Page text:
Earlier this week I announced that I was embarking on a photo series of smoke trails. I wasn’t sure where it would take me, but I knew that I had just barely tapped the surface of my potential in exploring this type of photography. I also knew that if I just continued to try it haphazardly, when I felt like it, or was inspired, that I would never really master it. With that, I announced that I’d do a series, without knowing how long it would last or if I (and you) would get bored with the images.
To my delight and surprise, the opposite happened. Not only was I forced to see things differently, but I had to find new ways to keep the images and the shooting fresh for myself and my viewers. And isn’t that what we all need and want? Whether we are wedding and event photographers or senior portrait photographers, or aspiring mom photographers taking pictures of our kids for fun, or even engineers moonlighting as photographers by night… we all want to get better, to create and produce images that move and inspire us and those who see them. Am I right?
After taking on this photo series of smoke trails, I’m convinced that if you’ll get serious about a photo series, you will grow as a photographer. I’m pretty sure it doesn’t even matter what you choose as the topic or focus of your series. It’s not about the content, it’s about the process and the method. It’s about the discipline of shooting the same thing, with different eyes, different lighting, different locations. Whatever you change, even if it’s just your perspective, it will change the output. And changing the output changes the image, which teaches you lessons you wouldn’t have learned if you didn’t pursue the same topic or focus for more than a moment as brief as the click of the shutter.
It’s similar to the value of undertaking a photo challenge like tasra365. Instead of going through life so quickly that you never stop long enough to realize what you’re doing or where you’re going, you stop and make some clear commitments about where you are, where you’re going, and the steps it will take to get there.
If you’re an aspiring photographer (or even a professional) chances are you’ve wanted to improve, went out and taken tons of images, but perhaps without a clear focus or direction. But when you join a 365 project and challenge yourself to get serious, you begin to see massive change. Even though it may seem small – one image a day, one page in a camera manual, one professional image to view – the small changes add up to more improvement than you’ve seen in the previous ten years of hoping, wishing, and trying.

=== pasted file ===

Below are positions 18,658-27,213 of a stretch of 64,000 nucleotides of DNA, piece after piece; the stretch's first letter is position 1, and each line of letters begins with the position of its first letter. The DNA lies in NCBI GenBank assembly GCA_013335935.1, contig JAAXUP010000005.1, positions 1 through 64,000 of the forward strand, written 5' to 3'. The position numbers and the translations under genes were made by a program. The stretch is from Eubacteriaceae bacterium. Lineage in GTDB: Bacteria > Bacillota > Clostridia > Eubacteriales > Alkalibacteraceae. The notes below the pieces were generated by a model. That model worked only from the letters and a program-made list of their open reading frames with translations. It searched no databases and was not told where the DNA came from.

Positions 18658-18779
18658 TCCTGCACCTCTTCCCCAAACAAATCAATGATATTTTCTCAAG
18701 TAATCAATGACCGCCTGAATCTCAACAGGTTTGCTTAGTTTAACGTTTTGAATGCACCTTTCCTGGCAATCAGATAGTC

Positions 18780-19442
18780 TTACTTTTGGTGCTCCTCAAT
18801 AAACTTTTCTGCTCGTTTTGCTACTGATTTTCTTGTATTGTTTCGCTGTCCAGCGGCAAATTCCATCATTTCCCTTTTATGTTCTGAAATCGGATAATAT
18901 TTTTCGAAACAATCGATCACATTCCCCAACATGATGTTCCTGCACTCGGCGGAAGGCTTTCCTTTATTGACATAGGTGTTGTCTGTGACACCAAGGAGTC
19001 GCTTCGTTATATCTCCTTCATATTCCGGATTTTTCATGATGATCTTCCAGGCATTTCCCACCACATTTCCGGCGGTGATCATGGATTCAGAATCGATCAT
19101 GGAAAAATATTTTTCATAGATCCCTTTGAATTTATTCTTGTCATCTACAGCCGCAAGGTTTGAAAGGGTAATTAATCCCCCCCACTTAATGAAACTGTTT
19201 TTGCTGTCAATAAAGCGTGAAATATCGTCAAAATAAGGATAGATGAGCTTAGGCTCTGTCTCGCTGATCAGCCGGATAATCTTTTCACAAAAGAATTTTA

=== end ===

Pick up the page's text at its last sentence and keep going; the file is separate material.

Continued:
That’s how the series works. Instead of trying a shot of candlelight one day, then a shot of splashing water the next, then a leaf on the ground the following day, you choose a series. Don’t limit yourself to the amount of days, just let it flow. If you shoot it for 3 or 4 days and feel like you mastered it, move on. If you feel like there is more you could do and learn, then keep going.
Keep going until you’ve tried everything that you have in your mind to try. Keep going until you’ve worked those creative muscles to the point of exhaustion and need to give them a rest. Because I am convinced that until you stretch yourself creatively and have reached the end of yourself, you will never really know what you’re made of.
But if you do, you will come out on the other side a changed photographer, with a more clear perspective than you’ve ever had. And you can’t tell me that perspective won’t serve you well in your future as a photographer – aspiring or professional – in portraits, weddings, landscapes, architecture, anything.
Try it. You won’t be disappointed.
Here are my results from the last day of my smoke trails series. Compare them to the previous days and I think you’ll see the clear progression. I left many of them as they were shot, with slight editing in Lightroom to increase blacks and sharpness. Others I pulled into Photoshop to invert and adjust the color. If you missed the other posts in the series or want to know how I set up the shoot, check out Learning to Photograph Smoke Trails, Leaving a Trail of Smoke, Project Smoke: The Series Continues, and Beyond the Smoke & Haze: Do You See What I See?
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